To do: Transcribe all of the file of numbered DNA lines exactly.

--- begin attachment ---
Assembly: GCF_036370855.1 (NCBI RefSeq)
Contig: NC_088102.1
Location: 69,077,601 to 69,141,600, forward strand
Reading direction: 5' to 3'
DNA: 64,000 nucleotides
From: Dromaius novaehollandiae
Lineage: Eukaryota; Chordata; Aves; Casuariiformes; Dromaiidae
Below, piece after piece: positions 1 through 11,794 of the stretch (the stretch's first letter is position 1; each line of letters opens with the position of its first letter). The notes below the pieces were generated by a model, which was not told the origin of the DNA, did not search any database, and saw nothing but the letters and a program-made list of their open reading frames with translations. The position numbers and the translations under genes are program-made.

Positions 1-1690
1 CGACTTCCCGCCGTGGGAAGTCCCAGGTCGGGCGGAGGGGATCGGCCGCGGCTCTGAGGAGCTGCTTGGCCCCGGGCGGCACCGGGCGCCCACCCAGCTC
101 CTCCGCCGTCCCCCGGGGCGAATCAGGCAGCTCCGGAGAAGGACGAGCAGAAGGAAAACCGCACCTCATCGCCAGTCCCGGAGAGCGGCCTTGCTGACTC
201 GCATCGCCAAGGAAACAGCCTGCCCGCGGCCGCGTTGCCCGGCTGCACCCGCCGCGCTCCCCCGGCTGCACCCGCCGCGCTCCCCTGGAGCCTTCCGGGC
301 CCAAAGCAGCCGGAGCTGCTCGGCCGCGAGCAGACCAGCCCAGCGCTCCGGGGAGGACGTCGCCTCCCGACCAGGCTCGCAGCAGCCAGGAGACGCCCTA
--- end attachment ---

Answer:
Assembly: GCF_036370855.1 (NCBI RefSeq)
Contig: NC_088102.1
Location: 69,077,601 to 69,141,600, forward strand
Reading direction: 5' to 3'
DNA: 64,000 nucleotides
From: Dromaius novaehollandiae
Lineage: Eukaryota; Chordata; Aves; Casuariiformes; Dromaiidae
Below, piece after piece: positions 1 through 11,794 of the stretch (the stretch's first letter is position 1; each line of letters opens with the position of its first letter). The notes below the pieces were generated by a model, which was not told the origin of the DNA, did not search any database, and saw nothing but the letters and a program-made list of their open reading frames with translations. The position numbers and the translations under genes are program-made.

Positions 1-1690
1 CGACTTCCCGCCGTGGGAAGTCCCAGGTCGGGCGGAGGGGATCGGCCGCGGCTCTGAGGAGCTGCTTGGCCCCGGGCGGCACCGGGCGCCCACCCAGCTC
101 CTCCGCCGTCCCCCGGGGCGAATCAGGCAGCTCCGGAGAAGGACGAGCAGAAGGAAAACCGCACCTCATCGCCAGTCCCGGAGAGCGGCCTTGCTGACTC
201 GCATCGCCAAGGAAACAGCCTGCCCGCGGCCGCGTTGCCCGGCTGCACCCGCCGCGCTCCCCCGGCTGCACCCGCCGCGCTCCCCTGGAGCCTTCCGGGC
301 CCAAAGCAGCCGGAGCTGCTCGGCCGCGAGCAGACCAGCCCAGCGCTCCGGGGAGGACGTCGCCTCCCGACCAGGCTCGCAGCAGCCAGGAGACGCCCTA